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Burkina Faso: A New Kidnapping Frontier

While militant-linked kidnappings of foreign nationals have declined elsewhere in the world, Burkina Faso and the wider Sahel have experienced a visible increase since 2015. Gabrielle Reid examines the rise of Islamist militancy and kidnap-for-ransom activity in Burkina Faso.

The January 2019 kidnapping and subsequent killing of Canadian geologist Kirk Woodman brought new and much needed attention to the rise of militant activity in Burkina Faso. While Islamist kidnappings targeting foreign nationals have declined globally in recent years, there have been five publicly reported militant-linked kidnappings involving foreign nationals in Burkina Faso since 2015. Two of the confirmed attacks have taken place in 2019 alone, and of the five confirmed cases, three involved expatriates working in the mining sector while the remaining two victims were foreign humanitarian workers.

Three organisations — the Mali-based Islamist group, Jama’a Nusrat ul-Islam wa Al Muslimin (JNIM), Islamic State’s regional representative, Islamic State in the Greater Sahel (ISGS) as well as JNIM’s local affiliate, Anasourl Islam — are all thought to have been involved in these attacks and in other kidnappings elsewhere in the wider Sahel. In fact, on 3 April, IS claimed responsibility for Woodman's kidnapping. These kidnappings have come amid a wave of terrorist attacks in Burkina Faso. Yet, in a country where Islamist militancy was barely on the radar prior to 2010, how did Burkina Faso become the latest frontier for Islamist militant kidnappings?

Regional Militancy on the Rise

Since the 2012 resurgence of a Tuareg rebellion and the parallel rise of an Islamist insurgency, there has been a power vacuum in northern Mali, resulting in insecurity and lawlessness. The March 2012 military coup further undermined the domestic authority of the Bamako-based administration, a legacy which continues to challenge the government of Malian President Ibrahim Boubacar Keïta. 

Against this backdrop, Islamist militant groups have established operational strongholds in northern Mali and expanded their reach into neighbouring areas, including Burkina Faso, over the past five years. Among these are JNIM’s parent group, Al Qaeda in the Islamic Maghreb (AQIM), and notorious Al Mourabitoun. These groups and others ultimately merged in 2017 to form JNIM. True to its AQIM origins, JNIM has increasingly engaged in kidnapping attacks. Soon after its inception, in June 2017, JNIM released a video via its media outlet, Az Zallaqa, showing six foreign hostages captured by Al Qaeda groups between 2011 and 2017. Reports claim that JNIM and its affiliates have secured more than USD 40 million in ransom payments in recent years. These reports, coupled with AQIM’s May 2018 threat against Western companies operating in the Sahel, point to a clear intent to target foreign nationals in future.

Burkina Faso kidnapping

Increased Insecurity in the Post-Compaoré Era

The October 2014 overthrow of Burkina Faso’s long-serving leader, Blaise Compaoré, ushered in a period of transition, and the subsequent democratic elections in November 2015 improved popular confidence in the ruling administration. However, the country also grew vulnerable to rising militancy.

Although not outwardly confirmed, it has been widely reported that Compaoré had secured deals with several domestic and regional armed groups between 2005 and 2012 to secure their neutrality, ultimately insulating Burkina Faso from regional terrorism threats. Among the reported dealmakers was JNIM leader Iyad Ag Ghaly. However, these arrangements became increasingly difficult to maintain following the outbreak of the Islamist insurgency in Mali in 2012 and, by late 2014, they had all but collapsed.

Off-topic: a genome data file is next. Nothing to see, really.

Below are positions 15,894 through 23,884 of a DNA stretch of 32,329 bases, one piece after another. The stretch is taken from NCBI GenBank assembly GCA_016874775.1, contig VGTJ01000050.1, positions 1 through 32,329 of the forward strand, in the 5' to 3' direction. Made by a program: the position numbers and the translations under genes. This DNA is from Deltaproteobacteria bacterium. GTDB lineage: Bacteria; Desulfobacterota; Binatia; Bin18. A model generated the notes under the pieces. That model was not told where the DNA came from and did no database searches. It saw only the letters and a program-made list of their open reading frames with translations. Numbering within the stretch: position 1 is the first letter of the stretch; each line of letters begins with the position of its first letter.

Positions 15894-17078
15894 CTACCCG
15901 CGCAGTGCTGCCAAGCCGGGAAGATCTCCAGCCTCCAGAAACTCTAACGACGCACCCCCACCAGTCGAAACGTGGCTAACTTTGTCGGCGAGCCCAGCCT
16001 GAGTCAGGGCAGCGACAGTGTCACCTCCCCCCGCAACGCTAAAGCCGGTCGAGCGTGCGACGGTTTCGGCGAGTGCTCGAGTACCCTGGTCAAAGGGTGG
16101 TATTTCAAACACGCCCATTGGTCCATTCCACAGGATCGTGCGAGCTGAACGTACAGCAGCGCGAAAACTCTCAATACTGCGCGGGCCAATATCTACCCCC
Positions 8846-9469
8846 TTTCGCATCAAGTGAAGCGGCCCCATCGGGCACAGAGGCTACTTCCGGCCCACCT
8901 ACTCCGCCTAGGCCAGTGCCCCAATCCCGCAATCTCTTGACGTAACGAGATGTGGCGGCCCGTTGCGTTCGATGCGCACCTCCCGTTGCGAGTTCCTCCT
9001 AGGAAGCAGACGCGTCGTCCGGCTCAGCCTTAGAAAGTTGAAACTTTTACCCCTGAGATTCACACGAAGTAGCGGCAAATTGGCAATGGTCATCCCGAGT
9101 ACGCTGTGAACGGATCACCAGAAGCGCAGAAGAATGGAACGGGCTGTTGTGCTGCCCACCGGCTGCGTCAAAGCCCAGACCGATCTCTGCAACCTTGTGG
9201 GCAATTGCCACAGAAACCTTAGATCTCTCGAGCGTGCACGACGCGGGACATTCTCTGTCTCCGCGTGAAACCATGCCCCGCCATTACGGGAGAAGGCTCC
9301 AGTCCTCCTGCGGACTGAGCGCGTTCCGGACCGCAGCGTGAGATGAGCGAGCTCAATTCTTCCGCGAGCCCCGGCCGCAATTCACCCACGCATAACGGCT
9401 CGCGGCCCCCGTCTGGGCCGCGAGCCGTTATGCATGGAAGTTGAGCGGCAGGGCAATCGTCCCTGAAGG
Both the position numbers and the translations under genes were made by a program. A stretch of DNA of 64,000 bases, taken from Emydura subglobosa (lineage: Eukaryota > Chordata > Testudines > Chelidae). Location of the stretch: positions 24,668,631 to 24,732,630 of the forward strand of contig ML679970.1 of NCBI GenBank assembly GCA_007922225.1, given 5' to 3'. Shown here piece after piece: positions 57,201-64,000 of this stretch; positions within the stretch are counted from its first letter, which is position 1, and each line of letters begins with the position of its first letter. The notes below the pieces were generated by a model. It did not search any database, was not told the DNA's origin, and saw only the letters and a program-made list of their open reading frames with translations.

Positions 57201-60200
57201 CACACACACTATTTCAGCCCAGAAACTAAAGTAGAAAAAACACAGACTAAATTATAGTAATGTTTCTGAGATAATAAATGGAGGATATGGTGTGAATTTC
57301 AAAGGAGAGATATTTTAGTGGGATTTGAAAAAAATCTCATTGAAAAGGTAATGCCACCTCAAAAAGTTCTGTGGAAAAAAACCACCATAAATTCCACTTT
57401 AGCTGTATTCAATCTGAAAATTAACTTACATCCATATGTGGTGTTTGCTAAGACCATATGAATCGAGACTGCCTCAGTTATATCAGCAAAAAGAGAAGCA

Border areas in the north have been left largely ungoverned and vulnerable to infiltration by regional militant groups.

In the interim, necessary security sector reform in the post-Compaoré era meant that security operations in the country were reprioritised. In the aftermath of the January 2016 mass casualty attacks against the Splendid Hotel in the heart of Ouagadougou, for example, authorities prioritised security in cities and major towns, leaving border areas in the north largely ungoverned and vulnerable to infiltration by regional militant groups. Furthermore, outside of urban centres, security forces have come to rely increasingly on poorly trained and ill-equipped vigilante groups, known as Koglweogo, who do not have the requisite capabilities to combat the rising insurgent threat.

The Role of Domestic Affiliates

Whereas JNIM is well rehearsed in kidnap-for-ransom, Burkina Faso’s grassroot organisation, Ansaroul Islam, will likely become increasingly active in this regard. Established in 2016, the group largely operates around Mondoro in Mali and Djibo in Burkina Faso’s northern Soum province. Currently, Ansaroul Islam has prioritised attacks against Burkinabe security forces and civilian infrastructure, primarily kidnapping local community leaders. However, the group appears to be increasing its capabilities and reach, including maintaining a presence in the provinces of Yatenga, Loroum, Kossi, Oudalan and Bam, which are known mining areas. Although Ansaroul Islam has not been linked to attacks outside Burkina Faso’s Sahel region, it is likely capable of conducting attacks elsewhere in the country, including against foreign nationals, particularly given its close ties to JNIM.


Looking ahead, the availability of lucrative targets in Burkina Faso — such as the mining and humanitarian sectors — will continue to attract Islamist militants. Combined with inherent weaknesses in the country’s security apparatus, the elevated kidnapping threat, particularly in Burkina Faso’s north-eastern region, is set to persist.

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